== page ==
Use Of Point Of View In Jack London's To Build A Fire

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Stories are all told from different perspectives and told from several points of view. In some stories, the story is not told by any of the characters, but rather from an omniscient viewpoint. In literature, choosing a point of view is one of the most important pieces in telling a story. It is through the point of view that the readers experience a story. In Jack London’s short story, “To Build a Fire,” he utilizes an omniscient point of view in order to add to the impact of his story. An omniscient point of view is told from a “god-like” viewpoint in which the narrator knows all the thoughts and feelings of the characters in the story.
London’s story demonstrates a conflict between a man and the natural world. The main characters in this story are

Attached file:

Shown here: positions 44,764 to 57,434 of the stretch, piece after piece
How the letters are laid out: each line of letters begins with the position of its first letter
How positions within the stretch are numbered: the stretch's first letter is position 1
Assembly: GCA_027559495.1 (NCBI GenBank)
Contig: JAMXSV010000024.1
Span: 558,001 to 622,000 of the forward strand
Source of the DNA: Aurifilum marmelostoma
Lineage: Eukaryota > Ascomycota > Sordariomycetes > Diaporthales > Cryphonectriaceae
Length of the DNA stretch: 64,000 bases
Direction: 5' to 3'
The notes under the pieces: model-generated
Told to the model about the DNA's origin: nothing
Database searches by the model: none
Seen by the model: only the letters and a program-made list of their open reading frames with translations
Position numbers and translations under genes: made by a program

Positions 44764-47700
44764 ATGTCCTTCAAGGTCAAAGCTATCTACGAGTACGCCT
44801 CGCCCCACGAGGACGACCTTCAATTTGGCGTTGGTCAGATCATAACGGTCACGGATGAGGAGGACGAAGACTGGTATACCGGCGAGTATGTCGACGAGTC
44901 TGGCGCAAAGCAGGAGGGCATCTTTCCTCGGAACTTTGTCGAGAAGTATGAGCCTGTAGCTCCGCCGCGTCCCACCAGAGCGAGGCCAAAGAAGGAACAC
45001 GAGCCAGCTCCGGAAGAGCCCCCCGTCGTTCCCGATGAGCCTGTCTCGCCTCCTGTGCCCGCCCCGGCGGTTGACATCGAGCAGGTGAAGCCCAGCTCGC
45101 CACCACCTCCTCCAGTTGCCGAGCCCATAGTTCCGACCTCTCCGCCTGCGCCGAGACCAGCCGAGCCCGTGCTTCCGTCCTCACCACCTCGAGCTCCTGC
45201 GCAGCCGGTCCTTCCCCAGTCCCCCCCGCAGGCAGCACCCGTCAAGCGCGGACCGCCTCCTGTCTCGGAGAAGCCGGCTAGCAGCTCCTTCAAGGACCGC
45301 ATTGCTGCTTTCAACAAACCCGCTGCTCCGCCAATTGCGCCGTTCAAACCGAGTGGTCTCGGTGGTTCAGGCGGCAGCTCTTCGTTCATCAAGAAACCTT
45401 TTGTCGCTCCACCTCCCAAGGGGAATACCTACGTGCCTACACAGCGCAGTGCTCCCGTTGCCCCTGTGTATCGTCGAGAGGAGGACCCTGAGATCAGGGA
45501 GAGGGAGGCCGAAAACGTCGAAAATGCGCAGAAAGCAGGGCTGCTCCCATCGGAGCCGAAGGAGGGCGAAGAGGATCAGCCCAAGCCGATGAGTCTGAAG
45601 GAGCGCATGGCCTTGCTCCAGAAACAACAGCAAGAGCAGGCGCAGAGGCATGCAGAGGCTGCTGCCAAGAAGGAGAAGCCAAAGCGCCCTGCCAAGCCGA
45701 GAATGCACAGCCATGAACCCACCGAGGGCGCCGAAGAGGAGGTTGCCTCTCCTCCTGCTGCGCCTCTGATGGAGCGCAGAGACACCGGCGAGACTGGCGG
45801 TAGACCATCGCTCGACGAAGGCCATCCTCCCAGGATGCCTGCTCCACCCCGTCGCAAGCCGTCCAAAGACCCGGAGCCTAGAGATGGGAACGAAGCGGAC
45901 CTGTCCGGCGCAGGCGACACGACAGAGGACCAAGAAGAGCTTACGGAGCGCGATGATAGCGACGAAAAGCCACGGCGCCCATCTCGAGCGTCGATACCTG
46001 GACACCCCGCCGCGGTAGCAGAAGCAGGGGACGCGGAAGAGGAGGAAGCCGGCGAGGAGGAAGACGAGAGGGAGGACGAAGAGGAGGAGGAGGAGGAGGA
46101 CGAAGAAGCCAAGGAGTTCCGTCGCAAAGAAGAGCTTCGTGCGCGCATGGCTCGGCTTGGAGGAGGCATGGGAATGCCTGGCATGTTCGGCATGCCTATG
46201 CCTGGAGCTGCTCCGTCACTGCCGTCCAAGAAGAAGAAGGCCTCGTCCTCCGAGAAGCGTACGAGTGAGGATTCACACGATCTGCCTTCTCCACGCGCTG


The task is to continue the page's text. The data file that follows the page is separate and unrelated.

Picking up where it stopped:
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The cold, however, does not disconcert the man. The omniscient narrator makes judgments about the man and his decisions. The narrator suggests to us that the “trouble” with the man is that he is “quick and alert in the things of life, but only in the things, and not in the significances,” (629). In other words, the man knows that it is cold and that he feels uncomfortable, but he does not think about his “frailty as a creature of temperature,” (629). The man does not acknowledge that he is tiny and weak compared to the natural world that surrounds him. The man plans to meet a group of boys at a mining camp and he does not let the cold keep him from traveling to his destination. The narrator contrasts the man’s thoughts with the dog’s thoughts. Unlike the man, the dog “knew that it was not time for traveling,” (630). The omniscient point of view allows us to get into the dog’s mind to see what he is thinking. We are also clearly able to see the main difference between the man and the dog. The dog is guided by his natural instincts, and the man, on the other hand, relies on his human judgment to make
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